MANHATTAN, Kan. - It's understood that not all of the nitrogen that crop producers pay for will actually be available for plant uptake. Some of it will be lost through volatilization, denitrification, leaching or surface runoff and some may even be unavailable due to immobilization, said David Whitney, Kansas State University Research and Extension Professor Emeritus of agronomy.

Producers have heard these terms and others numerous times, but many may still be wondering just what exactly do these words mean?


  • Mineralization is the process in which organic N-containing compounds are broken down into nitrate by microbes and made available for plant uptake. Since mineralization is a microbial-mediated process, soil temperature, moisture, pH and aeration all affect the rate of process.


  • Nitrogen fixation is a biological process in which elemental N is converted into organic N compounds through microorganisms in the soil. Organic N compounds are then converted into plant-available nitrate or ammonium through further microbial activity. Legumes are responsible for most biological N fixation however, some fixation does occur by free-living organisms in the soil. Fertilizer application rates should be adjusted when legumes are used in crop rotations.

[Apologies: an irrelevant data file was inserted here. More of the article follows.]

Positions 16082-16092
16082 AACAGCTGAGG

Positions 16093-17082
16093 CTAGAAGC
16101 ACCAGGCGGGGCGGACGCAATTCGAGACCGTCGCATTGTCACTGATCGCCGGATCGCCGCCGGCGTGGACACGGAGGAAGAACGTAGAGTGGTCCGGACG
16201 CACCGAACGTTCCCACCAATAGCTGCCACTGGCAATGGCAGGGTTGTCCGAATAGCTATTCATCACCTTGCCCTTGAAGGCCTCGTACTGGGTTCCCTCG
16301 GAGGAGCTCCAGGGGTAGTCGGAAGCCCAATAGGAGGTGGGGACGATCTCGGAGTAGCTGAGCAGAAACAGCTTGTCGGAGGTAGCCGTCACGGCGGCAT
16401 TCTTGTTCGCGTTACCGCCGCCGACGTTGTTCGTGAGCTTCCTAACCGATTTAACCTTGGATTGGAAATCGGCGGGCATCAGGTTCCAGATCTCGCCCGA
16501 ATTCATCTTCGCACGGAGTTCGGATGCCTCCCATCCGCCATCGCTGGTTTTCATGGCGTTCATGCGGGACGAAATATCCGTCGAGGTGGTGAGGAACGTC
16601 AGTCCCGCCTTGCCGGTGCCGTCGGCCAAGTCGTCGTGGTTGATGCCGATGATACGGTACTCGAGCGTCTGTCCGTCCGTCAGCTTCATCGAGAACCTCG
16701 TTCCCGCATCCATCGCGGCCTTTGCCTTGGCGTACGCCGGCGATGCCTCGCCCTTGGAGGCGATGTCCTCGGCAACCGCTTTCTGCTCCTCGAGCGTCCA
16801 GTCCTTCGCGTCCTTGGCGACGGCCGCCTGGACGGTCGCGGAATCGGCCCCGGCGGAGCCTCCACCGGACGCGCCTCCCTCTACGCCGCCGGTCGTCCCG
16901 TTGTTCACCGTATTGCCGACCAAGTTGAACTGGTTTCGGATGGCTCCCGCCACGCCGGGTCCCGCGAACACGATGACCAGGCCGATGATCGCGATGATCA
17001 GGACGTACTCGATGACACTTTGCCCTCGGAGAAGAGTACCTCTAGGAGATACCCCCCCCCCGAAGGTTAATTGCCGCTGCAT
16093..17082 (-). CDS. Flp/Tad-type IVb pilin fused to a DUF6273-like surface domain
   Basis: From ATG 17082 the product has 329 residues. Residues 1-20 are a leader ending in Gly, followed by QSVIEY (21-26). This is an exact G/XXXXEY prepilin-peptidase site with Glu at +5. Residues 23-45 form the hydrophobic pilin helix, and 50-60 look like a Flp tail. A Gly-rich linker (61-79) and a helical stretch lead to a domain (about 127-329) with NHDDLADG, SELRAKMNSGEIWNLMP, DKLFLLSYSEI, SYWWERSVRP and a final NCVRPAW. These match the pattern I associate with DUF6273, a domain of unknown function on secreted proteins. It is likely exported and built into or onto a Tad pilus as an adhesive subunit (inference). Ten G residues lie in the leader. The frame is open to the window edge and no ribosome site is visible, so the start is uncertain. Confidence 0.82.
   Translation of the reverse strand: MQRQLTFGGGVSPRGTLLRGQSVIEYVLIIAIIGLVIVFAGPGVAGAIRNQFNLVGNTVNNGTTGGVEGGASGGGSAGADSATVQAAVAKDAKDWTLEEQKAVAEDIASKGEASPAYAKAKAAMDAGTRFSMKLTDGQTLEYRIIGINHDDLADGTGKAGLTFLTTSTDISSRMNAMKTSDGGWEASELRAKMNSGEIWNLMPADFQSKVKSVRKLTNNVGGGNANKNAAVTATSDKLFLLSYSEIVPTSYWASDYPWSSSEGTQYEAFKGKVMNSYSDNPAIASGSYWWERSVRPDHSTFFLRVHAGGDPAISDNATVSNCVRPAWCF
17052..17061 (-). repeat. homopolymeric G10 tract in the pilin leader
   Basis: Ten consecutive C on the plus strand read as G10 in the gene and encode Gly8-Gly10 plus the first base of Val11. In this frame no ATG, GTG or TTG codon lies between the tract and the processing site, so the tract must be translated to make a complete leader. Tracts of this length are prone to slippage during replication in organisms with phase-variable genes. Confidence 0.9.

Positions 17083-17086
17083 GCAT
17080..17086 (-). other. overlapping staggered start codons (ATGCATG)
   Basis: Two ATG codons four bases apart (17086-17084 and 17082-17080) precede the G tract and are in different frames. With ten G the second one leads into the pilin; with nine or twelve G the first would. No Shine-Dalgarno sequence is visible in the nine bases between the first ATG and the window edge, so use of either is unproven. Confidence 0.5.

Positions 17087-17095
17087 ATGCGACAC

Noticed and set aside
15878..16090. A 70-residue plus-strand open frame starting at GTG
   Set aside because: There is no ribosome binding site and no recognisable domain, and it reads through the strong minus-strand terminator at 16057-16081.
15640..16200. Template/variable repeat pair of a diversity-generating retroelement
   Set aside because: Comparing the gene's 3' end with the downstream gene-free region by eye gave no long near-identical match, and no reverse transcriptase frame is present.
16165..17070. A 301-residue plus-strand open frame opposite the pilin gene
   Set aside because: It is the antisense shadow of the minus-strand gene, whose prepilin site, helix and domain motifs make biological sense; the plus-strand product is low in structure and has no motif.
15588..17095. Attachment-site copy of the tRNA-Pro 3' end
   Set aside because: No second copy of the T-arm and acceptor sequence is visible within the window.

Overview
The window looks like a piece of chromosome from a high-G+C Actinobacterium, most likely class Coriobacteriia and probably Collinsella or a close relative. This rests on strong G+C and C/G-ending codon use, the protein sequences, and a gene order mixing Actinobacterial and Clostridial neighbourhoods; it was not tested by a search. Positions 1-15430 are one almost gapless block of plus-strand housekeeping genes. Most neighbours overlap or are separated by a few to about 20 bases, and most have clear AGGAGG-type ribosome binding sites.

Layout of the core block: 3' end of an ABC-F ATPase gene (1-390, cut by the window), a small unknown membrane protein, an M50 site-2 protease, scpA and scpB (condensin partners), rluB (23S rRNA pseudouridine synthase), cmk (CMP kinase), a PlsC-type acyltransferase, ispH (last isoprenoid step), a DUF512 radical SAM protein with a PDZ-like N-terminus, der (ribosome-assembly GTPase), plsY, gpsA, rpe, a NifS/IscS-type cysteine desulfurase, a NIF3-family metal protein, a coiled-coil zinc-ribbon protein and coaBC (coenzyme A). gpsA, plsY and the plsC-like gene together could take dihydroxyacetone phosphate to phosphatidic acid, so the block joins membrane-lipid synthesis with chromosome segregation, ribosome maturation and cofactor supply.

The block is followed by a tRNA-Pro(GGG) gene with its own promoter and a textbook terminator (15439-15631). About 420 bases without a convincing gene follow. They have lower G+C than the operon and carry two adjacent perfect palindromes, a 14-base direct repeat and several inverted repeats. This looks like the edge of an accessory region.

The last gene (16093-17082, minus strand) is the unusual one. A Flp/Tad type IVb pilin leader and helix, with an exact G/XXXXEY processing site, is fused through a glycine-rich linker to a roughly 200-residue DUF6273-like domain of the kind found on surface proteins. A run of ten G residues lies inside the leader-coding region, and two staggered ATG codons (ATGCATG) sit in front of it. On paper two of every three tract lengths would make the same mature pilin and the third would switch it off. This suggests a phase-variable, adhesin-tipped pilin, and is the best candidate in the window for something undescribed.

• Immobilization can occur when organic matter with high carbon to nitrogen ratios, such as wheat straw, corn and grain sorghum decompose. Immobilization is generally a short term process in which the available nitrate-N in the soil is "tied-up" during decomposition. Crops planted during an immobilization period can show N deficiency if no supplemental N is supplied.


  • Nitrate-N leaching can occur in areas where there are sandy soils. Leaching can happen when excess rainfall or irrigation water causes a rapid movement of the water below the root zone. Positively charged N that is in the form of the ammonium ion, however, doesn't leach since it is held in the soil by negatively charged clay particles and organic matter.


  • Denitrification is a process by which nitrate or nitrite ions (except for ammonium-N) are broken down into gaseous forms of N by anaerobic organisms under waterlogged soil conditions. These gaseous forms are then lost to the atmosphere. For substantial losses to occur, however, soils usually have to be waterlogged for several days.


  • Volatilization refers to the loss of N in the form of ammonia from the soil to the atmosphere and can occur when anhydrous ammonia is applied improperly. It can also occur from manure or urea-containing fertilizers that are left on the surface of the soil. To minimize losses, producers can incorporate the manure or urea into the soil or apply it shortly before an expected rainfall. A rainfall of a half- inch or more will move urea into the soil.


  • "Producers should utilize agronomic practices that maximize mineralization and N fixation, and minimize volatilization, denitrification and leaching," Whitney said.



    SOURCE: K-State Research and Extension news release.